Description Usage Arguments Details Value Author(s) References Examples

Set control parameters for the EM algorithm.

1 2 3 4 | ```
em.control(maxit = 500, tol = 1e-08, crit = c("relative","absolute"),
random.start = TRUE, classification = c("soft","hard"))
``` |

`maxit` |
The maximum number of iterations. |

`tol` |
The tolerance level for convergence. See Details. |

`crit` |
Sets the convergence criterion to "relative" or "absolute" change of the log-likelihood. See Details. |

`random.start` |
This is used for a (limited) random initialization of the parameters. See Details. |

`classification` |
Type of classification to states used. See Details. |

The argument `crit`

sets the convergence criterion to either the
relative change in the log-likelihood or the absolute change in the
log-likelihood. The relative likelihood criterion (the default) assumes
convergence on iteration *i* when
* (log L(i) - log L(i-1))/(log L(i-1)) < tol*.
The absolute likelihood criterion assumes convergence on iteration
*i* when *(log L(i) - log L(i-1)) < tol*.
Use `crit="absolute"`

to invoke the latter
convergence criterion. Note that in that case, optimal values of the
tolerance parameter `tol`

scale with the value of the log-likelihood
(and these are not changed automagically).

Argument `random.start`

This is used for a (limited) random
initialization of the parameters. In particular, if
`random.start=TRUE`

, the (posterior) state probabilities are
randomized at iteration 0 (using a uniform distribution), i.e. the
*γ* variables (Rabiner, 1989) are sampled from the Dirichlet
distribution with a (currently fixed) value of
*α=0.1*; this results in values for each row of *γ*
that are quite close to zero and one; note that when these values are
chosen at zero and one, the initialization is similar to that used in
`kmeans`

. Random initialization is useful when no initial parameters can be
given to distinguish between the states. It is also useful for repeated
estimation from different starting values.

Argument `classification`

is used to choose either soft (default) or
hard classification of observations to states. When using soft classification, observations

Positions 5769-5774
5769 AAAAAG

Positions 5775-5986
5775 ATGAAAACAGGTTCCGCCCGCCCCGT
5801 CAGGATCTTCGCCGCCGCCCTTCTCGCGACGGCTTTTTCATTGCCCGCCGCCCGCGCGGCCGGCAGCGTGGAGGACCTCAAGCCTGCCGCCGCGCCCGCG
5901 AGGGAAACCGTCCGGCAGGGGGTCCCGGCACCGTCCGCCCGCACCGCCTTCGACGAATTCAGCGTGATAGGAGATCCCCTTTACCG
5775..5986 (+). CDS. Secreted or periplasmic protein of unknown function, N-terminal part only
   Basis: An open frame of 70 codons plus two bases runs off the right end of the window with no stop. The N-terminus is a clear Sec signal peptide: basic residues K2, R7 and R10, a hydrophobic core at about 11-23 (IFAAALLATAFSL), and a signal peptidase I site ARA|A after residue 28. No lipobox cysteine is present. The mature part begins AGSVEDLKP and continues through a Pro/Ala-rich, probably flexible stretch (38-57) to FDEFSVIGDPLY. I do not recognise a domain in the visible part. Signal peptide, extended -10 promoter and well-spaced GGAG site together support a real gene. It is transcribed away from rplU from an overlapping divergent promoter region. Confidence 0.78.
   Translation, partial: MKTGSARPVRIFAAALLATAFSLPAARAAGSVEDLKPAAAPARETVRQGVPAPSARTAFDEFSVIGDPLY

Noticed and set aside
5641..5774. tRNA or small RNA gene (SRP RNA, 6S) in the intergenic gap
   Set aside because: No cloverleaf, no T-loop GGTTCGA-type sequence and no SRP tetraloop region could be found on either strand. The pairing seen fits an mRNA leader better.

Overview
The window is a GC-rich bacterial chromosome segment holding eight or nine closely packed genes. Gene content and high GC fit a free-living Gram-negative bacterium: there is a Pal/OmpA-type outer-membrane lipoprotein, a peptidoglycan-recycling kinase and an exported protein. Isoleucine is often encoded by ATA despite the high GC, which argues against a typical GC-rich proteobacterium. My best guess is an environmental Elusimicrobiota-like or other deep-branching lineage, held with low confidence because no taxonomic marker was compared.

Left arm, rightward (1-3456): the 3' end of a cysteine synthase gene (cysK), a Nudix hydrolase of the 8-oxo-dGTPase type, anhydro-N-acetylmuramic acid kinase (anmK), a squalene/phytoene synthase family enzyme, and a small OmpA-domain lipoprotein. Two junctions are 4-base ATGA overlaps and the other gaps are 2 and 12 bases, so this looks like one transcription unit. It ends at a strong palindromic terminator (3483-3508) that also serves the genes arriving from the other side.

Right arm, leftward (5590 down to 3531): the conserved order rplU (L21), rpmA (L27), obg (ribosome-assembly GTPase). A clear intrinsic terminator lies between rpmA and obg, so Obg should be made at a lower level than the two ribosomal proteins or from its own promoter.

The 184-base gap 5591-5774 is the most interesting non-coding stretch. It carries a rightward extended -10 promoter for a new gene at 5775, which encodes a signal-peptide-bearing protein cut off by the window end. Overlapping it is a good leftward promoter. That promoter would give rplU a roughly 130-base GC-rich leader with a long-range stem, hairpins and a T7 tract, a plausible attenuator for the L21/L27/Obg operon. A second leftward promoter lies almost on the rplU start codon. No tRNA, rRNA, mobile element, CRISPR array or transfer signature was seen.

are assigned to states with a weight equal to the posterior probability of
the state. When using hard classification, observations are assigned to states
according to the maximum a posteriori (MAP) states (i.e., each observation
is assigned to one state, which is determined by the Viterbi algorithm in the
case of `depmix`

models). As a result, the EM algorithm will find a local
maximum of the classification likelihood (Celeux & Govaert, 1992).
Warning: hard classification is an experimental feature,
especially for hidden Markov models, and its use is currently not advised.

`em.control`

returns a list of the control parameters.

Ingmar Visser & Maarten Speekenbrink

Lawrence R. Rabiner (1989). A tutorial on hidden Markov models and
selected applications in speech recognition. *Proceedings of
IEEE*, 77-2, p. 267-295.

Gilles Celeux and Gerard Govaert (1992). A classification EM algorithm
for clustering and two stochastic versions. *Computational
Statistics and Data Analysis, 14*, p. 315-332.

1 2 3 4 5 6 7 8 9 10 11 | ```
# using "hard" assignment of observations to the states, we can maximise the
# classification likelihood instead of the usual marginal likelihood
data(speed)
mod <- depmix(list(rt~1,corr~1),data=speed,nstates=2,
family=list(gaussian(),multinomial("identity")),ntimes=c(168,134,137))
set.seed(1)
# fit the model by calling fit
fmod <- fit(mod,emcontrol=em.control(classification="hard"))
# can get rather different solutions with different starting values...
set.seed(3)
fmod2 <- fit(mod,emcontrol=em.control(classification="hard"))
``` |

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